United States Flag

United States Motto

"In God We Trust" (Official)

The official United States motto was first seen on a coin during the Civil War in 1864.  

But it was only much later (July 30, 1956) during the cold war it was proclaimed by Congress and signed by President Dwight D. Eisenhower.

The official adoption was an attempt to differentiate between the West's Christian values and the atheistic values of communism.

If we go further back, the U.S. motto was born out of a wish to combine religious and national sentiments. The initial promoter was a Rev. M.R. Watkinson of Ridleyville PA who ambitiously wrote several letters to the Secretary of Treasury, Salmon P Chase, suggesting among other things "God, Liberty, Law".

This specific suggestion in itself was not accepted but the idea of fusing religious and national feelings was, so in 1863 James Pollock (Director of the Mint) was asked to come up with a United States motto that could be used on coins.

Pollock had quite a few suggestions: "God Our Trust", "God And Our Country", "Our God And Our Country", and "Our Trust Is In God".

Chase chose a variation of the above "In God We Trust". The sentiments behind the U.S motto was that the Union sided with God in relation to the issue of slavery. The State of Florida has the same motto as the United States.

"E Pluribus Unum" (Former unofficial motto)
This U.S. motto is a Latin motto which in English mean "One From Many" or "One From Many Parts".

This U.S. motto became part of the great seal in 1782 and was considered the national motto. The symbolic meaning behind the motto was the great value of fusing of many different parts into one strong unit - from individual units to a federal state.

United States motto: E Pluribus Unum

United States Nicknames

Whereas there is only one official U.S. motto, there exist a number of state nicknames for the U.S.:

"Uncle Sam"
This U.S. nickname symbolically represents the government of the United States.

"Uncle Sam" was first seen as a cartoon character in magazines and newspapers in the early 19th century.

The story goes that the inspiration for this "Uncle Sam" character was a meat purveyor by the name of Samuel Wilson. Known as Uncle Sam he put his initials (U.S.) on his meat. Subsequently U.S. was seen as an abbreviation for the United States.

It was only later that Uncle Sam evolved into the white haired man with the top hat that we know today.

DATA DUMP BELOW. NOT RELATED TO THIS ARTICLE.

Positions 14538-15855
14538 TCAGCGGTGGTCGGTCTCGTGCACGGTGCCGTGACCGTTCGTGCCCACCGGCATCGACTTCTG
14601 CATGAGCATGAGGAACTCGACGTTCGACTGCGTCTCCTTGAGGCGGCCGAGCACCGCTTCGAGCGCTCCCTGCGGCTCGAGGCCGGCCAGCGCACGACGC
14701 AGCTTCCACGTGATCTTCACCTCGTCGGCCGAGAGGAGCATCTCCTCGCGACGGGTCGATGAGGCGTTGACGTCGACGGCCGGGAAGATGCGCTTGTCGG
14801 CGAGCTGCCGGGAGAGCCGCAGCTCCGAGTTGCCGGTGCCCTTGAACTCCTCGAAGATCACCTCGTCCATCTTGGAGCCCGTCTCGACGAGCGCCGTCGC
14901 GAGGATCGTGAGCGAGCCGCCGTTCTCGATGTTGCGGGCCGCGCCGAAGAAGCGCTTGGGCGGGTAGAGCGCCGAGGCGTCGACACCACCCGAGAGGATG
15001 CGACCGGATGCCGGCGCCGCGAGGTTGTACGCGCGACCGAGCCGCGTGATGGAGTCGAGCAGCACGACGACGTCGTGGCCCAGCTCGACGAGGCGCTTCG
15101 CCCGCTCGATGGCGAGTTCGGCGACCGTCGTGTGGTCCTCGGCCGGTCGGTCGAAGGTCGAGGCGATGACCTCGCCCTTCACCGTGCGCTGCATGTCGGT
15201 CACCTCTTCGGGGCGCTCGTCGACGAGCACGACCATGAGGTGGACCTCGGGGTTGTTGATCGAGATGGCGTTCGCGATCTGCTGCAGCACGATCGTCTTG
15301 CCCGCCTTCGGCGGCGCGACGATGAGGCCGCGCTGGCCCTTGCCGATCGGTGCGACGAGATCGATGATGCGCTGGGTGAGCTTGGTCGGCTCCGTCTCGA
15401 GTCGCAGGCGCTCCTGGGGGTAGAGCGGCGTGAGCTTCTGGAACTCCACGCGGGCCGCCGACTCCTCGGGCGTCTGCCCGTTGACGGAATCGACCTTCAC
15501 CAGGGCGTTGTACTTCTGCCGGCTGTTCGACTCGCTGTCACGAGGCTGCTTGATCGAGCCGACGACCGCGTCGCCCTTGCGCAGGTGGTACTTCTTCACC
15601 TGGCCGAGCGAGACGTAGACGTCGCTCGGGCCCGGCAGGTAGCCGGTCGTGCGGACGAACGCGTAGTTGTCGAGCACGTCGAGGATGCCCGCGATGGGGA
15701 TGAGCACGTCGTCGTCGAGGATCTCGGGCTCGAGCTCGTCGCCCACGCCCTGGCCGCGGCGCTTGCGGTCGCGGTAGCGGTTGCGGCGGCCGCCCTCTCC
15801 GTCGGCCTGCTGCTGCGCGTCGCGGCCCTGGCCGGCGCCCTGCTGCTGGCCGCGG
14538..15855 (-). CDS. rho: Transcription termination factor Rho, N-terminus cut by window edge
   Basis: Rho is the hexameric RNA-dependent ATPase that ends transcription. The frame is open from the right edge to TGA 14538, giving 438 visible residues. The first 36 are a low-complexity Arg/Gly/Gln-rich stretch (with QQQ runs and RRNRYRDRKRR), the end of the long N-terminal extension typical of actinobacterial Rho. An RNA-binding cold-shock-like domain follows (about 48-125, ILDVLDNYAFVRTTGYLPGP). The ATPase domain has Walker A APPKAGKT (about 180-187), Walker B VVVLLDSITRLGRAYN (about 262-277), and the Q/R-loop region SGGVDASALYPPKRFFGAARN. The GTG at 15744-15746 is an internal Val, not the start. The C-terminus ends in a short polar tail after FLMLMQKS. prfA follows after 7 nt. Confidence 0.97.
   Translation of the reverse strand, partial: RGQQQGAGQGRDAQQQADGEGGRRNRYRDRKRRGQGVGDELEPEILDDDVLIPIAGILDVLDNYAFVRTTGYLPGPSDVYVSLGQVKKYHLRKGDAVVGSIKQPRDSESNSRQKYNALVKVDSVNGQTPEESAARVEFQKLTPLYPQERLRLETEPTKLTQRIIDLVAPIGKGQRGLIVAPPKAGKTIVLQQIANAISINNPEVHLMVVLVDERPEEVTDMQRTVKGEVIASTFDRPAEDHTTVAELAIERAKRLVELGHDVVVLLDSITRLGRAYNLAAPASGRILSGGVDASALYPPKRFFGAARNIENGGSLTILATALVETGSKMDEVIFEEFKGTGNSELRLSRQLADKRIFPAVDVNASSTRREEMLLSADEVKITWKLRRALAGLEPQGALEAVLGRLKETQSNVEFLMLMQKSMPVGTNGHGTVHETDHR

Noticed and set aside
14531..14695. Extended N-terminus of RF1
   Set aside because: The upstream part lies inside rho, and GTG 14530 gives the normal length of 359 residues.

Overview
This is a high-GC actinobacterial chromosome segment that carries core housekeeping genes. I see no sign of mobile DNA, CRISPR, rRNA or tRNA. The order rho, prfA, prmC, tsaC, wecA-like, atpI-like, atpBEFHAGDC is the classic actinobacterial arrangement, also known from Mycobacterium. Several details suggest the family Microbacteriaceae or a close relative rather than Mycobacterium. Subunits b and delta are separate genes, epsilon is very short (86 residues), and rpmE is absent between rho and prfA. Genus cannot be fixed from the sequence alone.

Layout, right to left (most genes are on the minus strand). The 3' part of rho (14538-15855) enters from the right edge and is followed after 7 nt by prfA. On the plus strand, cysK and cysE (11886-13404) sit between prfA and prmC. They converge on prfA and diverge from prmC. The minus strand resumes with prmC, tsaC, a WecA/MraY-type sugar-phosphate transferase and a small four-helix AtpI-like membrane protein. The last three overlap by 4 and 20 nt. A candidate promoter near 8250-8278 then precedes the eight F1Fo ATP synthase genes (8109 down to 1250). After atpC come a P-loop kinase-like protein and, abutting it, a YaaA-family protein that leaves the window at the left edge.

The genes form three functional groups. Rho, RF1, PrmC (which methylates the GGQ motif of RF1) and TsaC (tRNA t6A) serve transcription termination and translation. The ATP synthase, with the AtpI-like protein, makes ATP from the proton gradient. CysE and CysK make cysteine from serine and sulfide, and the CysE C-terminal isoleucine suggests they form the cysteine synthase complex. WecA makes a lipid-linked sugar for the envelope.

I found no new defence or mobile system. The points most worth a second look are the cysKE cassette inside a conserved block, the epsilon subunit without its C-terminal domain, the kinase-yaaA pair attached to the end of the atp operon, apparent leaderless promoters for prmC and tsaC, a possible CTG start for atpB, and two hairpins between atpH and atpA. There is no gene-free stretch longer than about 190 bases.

United States nickname: Uncle Sam

"The Land of the Free"

"The Melting Pot"
This American nickname is a metaphor for a society in which internal differences 'melt' together and become a unified whole.

This nickname is most often used when talking about the desirability of immigrants' assimilation. This notion, however, is challenged by advocates of multiculturalism.

"The Land of Opportunity"
This U.S. nickname refers to the United States promoting itself as "The Land of Opportunity" where any individual irrelevant of social class and national background could reach status and success.

"The Promised Land"
Usually this nickname refers to Israel, but it has only been applied to the USA.

United States Slogans

Whereas the United states motto intends to describe the important national values of the United States. United States slogans focus especially on attracting tourists, and as you will see, some are more serious in tone than others:

"Discover America"
This is the United States slogan from the Official Travel and Tourism Website of The United States: DiscoverAmerica.com

"See America First"

"This is America: We Don't Redistribute Wealth, You Earn It"

"America's Hand and Penis Are Too Far Apart - That's Just Cruel"

Some of these United States funny slogans can be bought on t-shirts, mugs, caps and the like.

USA map


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You might also like to read something related to the United States motto, United States nicknames and slogans at the page Funny State Slogans

You may also want to read about the state motto, state nickname and state slogan of Alabama, Alaska, Arizona, Arkansas, California, Colorado, Connecticut, Delaware, Florida, Georgia, Hawaii, Idaho, Illinois, Indiana, Iowa, Kansas, Kentucky, Louisiana, Maine, Maryland, Massachusetts, Michigan, Minnesota, Mississippi, Missouri, Montana, Nebraska, Nevada, New Hampshire, New Jersey, New Mexico, New York, North Carolina, North Dakota, Ohio, Oklahoma, Oregon, Pennsylvania, Rhode Island, South Carolina, South Dakota, Tennessee, Texas, Utah, Vermont, Virginia, Washington, West Virginia, Wisconsin, and Wyoming.

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